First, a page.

Nobody Said Snow This Morning

It is snowing… the weather guy said rain.

Before the snow, here is a picture of some of my cabbage plants:

Cabbage patch

Cabbage patch


It has been cool and damp, and they look happy enough.  A little snow can’t hurt… right?  Well, it won’t kill them, but it might make them bolt and set seeds.  I have six more starts in the back bedroom just in case.  Then there is always another chance come fall.

As you can see, I wove little cabbage plants around my herbs.  They are small still and cabbage will be harvested begore they fill in my herb bed.  The herbs aren’t even greening up yet.


My ultra dwarf Asian Pear is just blooming.  I didn’t go uphill to see if my full size Asian Pear is also blooming,  but it bloomed last year.  No pollinator, so I added this little one.  I should have a bit of fruit on this ultra dwarf.  One nice thing about the ultra dwarf trees is a taste of fruit about 3 years before standards get into full production.  I have both and get some benefits from each.  Standard fruit trees have deeper root systems and resist drought.  This one produces faster, but needs supplemental water.

Oregon Grape

Oregon Grape

I got far enough uphill to take a photo of one of the Oregon Grapes I planted two years ago.  It is Mahonia repens and is native to the mountains.  Produces similar fruit to the bigger Oregon Grapes I grew up with in… Oregon.  I like the ripe fruit, but the birds seem to know the second they are ripe and swoop in after them.  If you are serious about making jelly, juice, or wine, you have to net them.  The fruit is high in antioxidants and I am hoping for berries this year.  If so, I will net them and plant every one for a berry grove in the deep shade of these evergreens.  Mahonia repens stays low to the ground and needs protection from hard winds, which is provided by the cement pipe next to it.  Not sure what the guy was planning to do with the pipe, and not sure I am strong enough to pull it out of there, either.  If I think of a good project for it, I might try.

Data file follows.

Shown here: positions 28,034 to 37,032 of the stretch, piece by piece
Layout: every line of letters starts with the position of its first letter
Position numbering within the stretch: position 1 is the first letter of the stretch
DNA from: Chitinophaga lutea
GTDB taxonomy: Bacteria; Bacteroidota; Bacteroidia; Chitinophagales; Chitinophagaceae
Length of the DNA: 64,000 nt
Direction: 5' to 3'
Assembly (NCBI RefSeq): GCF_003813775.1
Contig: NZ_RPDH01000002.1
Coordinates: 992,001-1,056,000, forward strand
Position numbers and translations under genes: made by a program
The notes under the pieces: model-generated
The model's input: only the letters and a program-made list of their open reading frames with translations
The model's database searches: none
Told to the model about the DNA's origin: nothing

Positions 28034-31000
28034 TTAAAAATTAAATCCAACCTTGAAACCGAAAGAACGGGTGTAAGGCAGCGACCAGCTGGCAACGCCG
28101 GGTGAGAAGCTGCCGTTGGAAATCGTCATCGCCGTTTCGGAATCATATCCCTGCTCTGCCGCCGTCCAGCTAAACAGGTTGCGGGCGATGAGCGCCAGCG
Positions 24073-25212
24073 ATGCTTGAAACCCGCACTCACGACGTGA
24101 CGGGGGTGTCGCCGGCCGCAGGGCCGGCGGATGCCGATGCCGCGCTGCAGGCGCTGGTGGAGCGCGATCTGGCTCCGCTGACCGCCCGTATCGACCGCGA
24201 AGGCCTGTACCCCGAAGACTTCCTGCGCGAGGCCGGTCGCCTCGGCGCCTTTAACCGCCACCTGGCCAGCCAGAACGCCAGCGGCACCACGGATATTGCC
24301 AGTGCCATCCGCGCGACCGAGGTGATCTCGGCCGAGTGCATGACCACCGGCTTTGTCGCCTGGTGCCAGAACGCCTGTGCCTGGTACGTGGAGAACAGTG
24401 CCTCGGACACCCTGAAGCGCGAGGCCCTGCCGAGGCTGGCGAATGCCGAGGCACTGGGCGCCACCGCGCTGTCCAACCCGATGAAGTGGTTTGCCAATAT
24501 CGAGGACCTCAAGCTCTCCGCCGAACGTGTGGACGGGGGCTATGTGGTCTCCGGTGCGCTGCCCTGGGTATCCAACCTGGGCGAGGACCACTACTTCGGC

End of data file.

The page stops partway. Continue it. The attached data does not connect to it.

Saw one Puccoon already out and blooming.



It is so small!  Puccoon is a medicinal herb and my first summer here I collected seed from a driveway about 4 miles from here.  Last summer I had quite a few, but didn’t see this little one right in the middle of my pathway.  Dare I attempt a transplant?

Snow stopped and rain is predicted today and tomorrow.  Off to check my tiny painted alpine corn plants.  When they get leaves I will take a photo.



About rebeccatreeseed

I am a naturalist raised by naturalists. Treeseed is my earned name, while Rebecca is my birth name. I am of Northern European descent, with a quarter Irish.quarter thrown in. I suspect I was a product of northern invaders into Ireland into Ireland. but hard to say since DNA disproved the family story about Apache blood! I have found some odd ancestors to replace them. Last year I bought 5 acres of pinyon-juniper forest on the side of a mountain in Santa Fe County, New Mexico. I am fulfilling a lifetime dream of a cabin in the mountains and a food forest that will feed me and local wildlife. I want to share this new phase of my life with others that might be interested.
This entry was posted in Circular Economy, food forest, fruit trees, gardening, medicinal plants, permaculture, Prepper, wild edibles and tagged , , , , , , , , , , , , , . Bookmark the permalink.

One Response to Nobody Said Snow This Morning

  1. Helen says:

    I hope your cabbages don’t bolt!

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